Ben Smith over at The Really Mobile Project reports that he was told by some Nokia marketing folks from the Maemo team that Nokia will drop the Symbian OS from its N-Series devices by 2012. Apparently all N-Series devices from that point will use the Maemo Linux OS (like the new N900 does), with Symbian relegated to the X-series (video-focused devices) and the E-series (enterprise handsets).
It seems likely that Symbian will live on in Nokia’s mid-range devices where its strengths as an OS running under constrained resources will be useful — and this is where the standard Nokia scale line gets trotted out: “Well, Nokia has 40% market share, and that sort of scale makes it really attractive to developers just on sheer size, etc etc etc. They’ll flock to it”.
Only that hasn’t exactly worked out, has it? Refer to Mike Rowehl’s excellent rant on the subject:
There’s an interesting discussion floating around that a fanatical devotion to iPhone is blinding mobile developers to larger potential markets. And I’m amazed. Really, just freaking flabbergasted, that the conversation could even be taking place. How can anyone seriously say “well, you’re ignoring all those potential millions of handsets out there running Symbian” and keep a straight face? … Stop lying to yourselves, and definitely stop lying to us. Is the Nokia store supposed to challenge Apple? Or Microsoft supposed to? Or RIM? You know what folks, you had your chances. If you want to impress me, if you want me to start developing for your platforms again, get your houses in order. Once things change, once you get your stores developed, released, and proven as a good commercial channels to end users – then we can talk again. Until then we’re all just going to keep laughing at you and developing for iPhone.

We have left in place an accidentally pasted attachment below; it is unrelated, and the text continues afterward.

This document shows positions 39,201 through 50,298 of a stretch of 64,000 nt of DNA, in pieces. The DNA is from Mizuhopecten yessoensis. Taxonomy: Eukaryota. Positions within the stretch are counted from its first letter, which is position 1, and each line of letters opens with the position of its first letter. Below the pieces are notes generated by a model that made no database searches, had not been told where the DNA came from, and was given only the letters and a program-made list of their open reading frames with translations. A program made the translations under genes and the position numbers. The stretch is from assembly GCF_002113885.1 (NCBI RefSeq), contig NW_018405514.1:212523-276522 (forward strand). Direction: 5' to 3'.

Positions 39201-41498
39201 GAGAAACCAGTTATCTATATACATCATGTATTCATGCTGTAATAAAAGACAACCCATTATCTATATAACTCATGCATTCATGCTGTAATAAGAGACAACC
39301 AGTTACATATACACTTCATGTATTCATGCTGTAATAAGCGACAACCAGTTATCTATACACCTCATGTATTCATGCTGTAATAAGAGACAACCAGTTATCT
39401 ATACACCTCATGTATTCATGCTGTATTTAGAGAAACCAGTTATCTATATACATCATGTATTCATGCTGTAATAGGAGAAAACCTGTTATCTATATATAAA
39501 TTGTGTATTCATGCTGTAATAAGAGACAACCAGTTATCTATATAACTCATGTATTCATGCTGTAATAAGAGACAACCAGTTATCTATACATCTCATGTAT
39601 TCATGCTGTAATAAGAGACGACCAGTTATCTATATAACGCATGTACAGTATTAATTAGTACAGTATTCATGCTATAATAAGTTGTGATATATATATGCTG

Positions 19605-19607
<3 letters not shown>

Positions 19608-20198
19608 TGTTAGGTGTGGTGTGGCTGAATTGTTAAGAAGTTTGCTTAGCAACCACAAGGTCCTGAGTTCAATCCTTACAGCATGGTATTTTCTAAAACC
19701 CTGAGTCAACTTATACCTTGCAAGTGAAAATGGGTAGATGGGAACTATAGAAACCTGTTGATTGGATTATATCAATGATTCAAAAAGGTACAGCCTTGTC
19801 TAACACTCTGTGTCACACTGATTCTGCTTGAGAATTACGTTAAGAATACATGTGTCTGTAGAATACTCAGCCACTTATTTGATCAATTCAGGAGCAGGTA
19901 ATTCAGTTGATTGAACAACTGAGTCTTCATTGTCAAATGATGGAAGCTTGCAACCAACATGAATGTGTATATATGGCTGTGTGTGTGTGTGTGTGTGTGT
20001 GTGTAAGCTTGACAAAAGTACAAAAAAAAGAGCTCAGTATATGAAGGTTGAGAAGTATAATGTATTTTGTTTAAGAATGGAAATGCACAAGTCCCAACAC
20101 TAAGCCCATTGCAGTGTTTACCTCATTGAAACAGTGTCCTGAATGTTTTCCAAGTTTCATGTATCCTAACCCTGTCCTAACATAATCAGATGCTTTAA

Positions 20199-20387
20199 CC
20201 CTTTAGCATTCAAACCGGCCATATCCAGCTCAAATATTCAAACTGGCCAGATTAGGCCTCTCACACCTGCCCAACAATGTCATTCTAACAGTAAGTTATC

Sure, there’s a big potential market there, but the means by which developers are supposed to access it have been a mess, for any number of reasons, such as a poor development environment and poor sales and distribution channels (which is probably being generous to the Ovi store). And that doesn’t even get to the relatively horrific download and install experience Symbian offers compared to other platforms.
So I’m left wondering why any developers who aren’t already working on Symbian products would bother now. In two years, the OS won’t appear on Nokia’s “high-end” devices — ie its most expensive and fully featured devices, which you’d imagine would attract the sort of users who, you know, would be most into buying apps — which doesn’t seem like much of a vote of confidence in the platform. The scale argument has been proven untrue when the path to market and development environment remains so unattractive; it’s also undermined when Nokia itself fragments its devices among multiple platforms. And, in any case, it’s not clear exactly what market Symbian will have in a couple of years’ time, because of Nokia’s choices, but also because of Symbian’s declining market share in the face of increased competition.
A couple of things (at a minimum) need to happen for Nokia to sort this out:
– It needs to elucidate a clear platform strategy so developers (and the rest of the market) aren’t taking cues from comments by marketing staff at user meetups or leaks written up in FT Deutschland.
– Fix the Ovi Store.